Henry Waxman looks like your accountant, but he acts more like a dog with a bone—the hard bone of truth. This short, bald, mustached California congressman is digging up what really happened inside the U.S. government during the early years of the new century. Last week, for instance, Waxman's House Committee on Oversight and Government Reform heard startling testimony about how the Army lied repeatedly to protect its image, covered up those lies, then lied again. Instead of depressing me, the hearings left me strangely exhilarated. Historians will likely see the 2006 midterm election returns as indispensable to their work. Without a change in party control, we would never have a chance to get to the bottom of what has happened to this country.
Remember Cpl. Pat Tillman, the patriotic former Arizona Cardinals defensive back who walked away from a fat NFL contract to join the Army Rangers in Afghanistan? After Tillman was killed in action in 2004, the Army told his family and the country that he had died in a heroic struggle with the enemy. In fact, Tillman was accidentally killed by friendly fire from American forces. Within hours of his death, the Army went into damage-control overdrive, posting guards to keep eyewitnesses from talking, cutting off phone and Internet service to the base and even burning Tillman's uniform before awarding him the Silver Star. His brother Kevin, who was serving as a soldier in the same unit, was kept in the dark. One fellow Ranger testified he was directly ordered to lie to Kevin about what occurred. At Waxman's hearing, Kevin accused the military of "intentional falsehoods" and "fraud." An internal Army probe showed that when Lt. Gen. Philip Kensinger (now retired) said at a public memorial service that Pat was killed by Taliban forces, he knew otherwise.
Kevin Tillman attributes the pack of lies to a desperate need within the Army to avoid more bad publicity after the Abu Ghraib Prison scandal. But that implies this was an isolated case. It wasn't. I did a story last year about a California mother named Nadia McCaffrey who was told that her son, a California National Guardsman, had died in an enemy ambush. It took the Army two years to admit that in fact he was shot in the back by the very Iraqi troops he was training. Such stories have not caused more outrage because of widespread reluctance to denigrate the Army. But the instinct to "support the troops" and avoid Vietnam-era disrespect for the military has left us blind to many abuses.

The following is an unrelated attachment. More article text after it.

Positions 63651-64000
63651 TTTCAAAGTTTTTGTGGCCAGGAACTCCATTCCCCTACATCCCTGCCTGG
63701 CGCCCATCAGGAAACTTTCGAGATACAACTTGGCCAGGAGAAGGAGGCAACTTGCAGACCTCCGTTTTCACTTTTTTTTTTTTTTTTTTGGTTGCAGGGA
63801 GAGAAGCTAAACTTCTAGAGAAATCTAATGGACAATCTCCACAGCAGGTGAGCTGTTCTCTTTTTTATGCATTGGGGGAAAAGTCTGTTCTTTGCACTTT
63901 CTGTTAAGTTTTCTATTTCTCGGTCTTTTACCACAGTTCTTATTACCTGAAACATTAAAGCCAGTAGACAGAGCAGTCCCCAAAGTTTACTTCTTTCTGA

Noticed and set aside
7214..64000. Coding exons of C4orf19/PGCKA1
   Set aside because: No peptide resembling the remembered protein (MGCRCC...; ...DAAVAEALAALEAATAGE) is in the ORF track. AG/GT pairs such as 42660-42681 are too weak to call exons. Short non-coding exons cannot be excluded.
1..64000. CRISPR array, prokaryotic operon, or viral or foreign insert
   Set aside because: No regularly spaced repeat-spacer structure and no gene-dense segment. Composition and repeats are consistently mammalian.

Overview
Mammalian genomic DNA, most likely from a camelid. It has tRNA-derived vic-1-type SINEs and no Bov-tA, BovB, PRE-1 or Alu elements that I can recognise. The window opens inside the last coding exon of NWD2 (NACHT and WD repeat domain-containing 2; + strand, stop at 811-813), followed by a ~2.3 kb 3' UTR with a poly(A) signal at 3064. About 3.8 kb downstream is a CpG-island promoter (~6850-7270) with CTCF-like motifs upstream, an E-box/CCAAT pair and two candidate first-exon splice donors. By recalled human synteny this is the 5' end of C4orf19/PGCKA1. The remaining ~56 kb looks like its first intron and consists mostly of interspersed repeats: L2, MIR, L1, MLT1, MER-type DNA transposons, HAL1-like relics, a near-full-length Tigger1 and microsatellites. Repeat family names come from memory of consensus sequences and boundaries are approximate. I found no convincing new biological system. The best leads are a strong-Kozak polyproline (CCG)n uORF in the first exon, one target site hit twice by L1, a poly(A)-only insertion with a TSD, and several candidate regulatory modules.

The details of the Pfc. Jessica Lynch case are also still fuzzy. Lynch testified that the "story of the little girl Rambo from the hills who went down fighting" was untrue. The Army insists that pressure from politicians and the hero-hungry news media led to the phony narrative. Whatever happened, at least Waxman and his committee are on the case. And they're determined to shed more light on the larger question of how the United States was misled into war in the first place.
We now see that getting to the bottom of this critically important bit of history will require a few subpoenas, including one issued for Secretary of State Condoleezza Rice. The result was a predictable but nonetheless comic display of hypocrisy by GOP committee members opposed to the Rice subpoena who had no problem when their chairman, Rep. Dan Burton, issued more than 1,000 subpoenas to Clinton-era officials during the 1990s. Those subpoenas, of course, were mostly about old "scandals" that did not result in 3,300 combat deaths, $1 trillion in lost treasure and a world-shaking fiasco with no end in sight. Last month, after President Bush falsely claimed that White House cooperation with Waxman's request for information was "unprecedented" and that Karl Rove and other aides need not testify before Congress under oath, Waxman offered chapter and verse of more than a dozen Clinton White House aides testifying under oath about internal deliberations.
Truth has always been the first casualty in war, as the great reporter and author David Halberstam, who was killed in a car crash last week, reminded us. And the press—even at its most aggressive—cannot always get the real story. During the Vietnam War, Halberstam and his colleagues could only take their reporting so far. It required the efforts of people like Arkansas Sen. William Fulbright to sharpen the debate by holding important hearings. That was in the days when congressmen provided oversight of administrations from the same party. From 2001 until 2007, such oversight disappeared. Now truth and accountability are making a comeback, and not a moment too soon.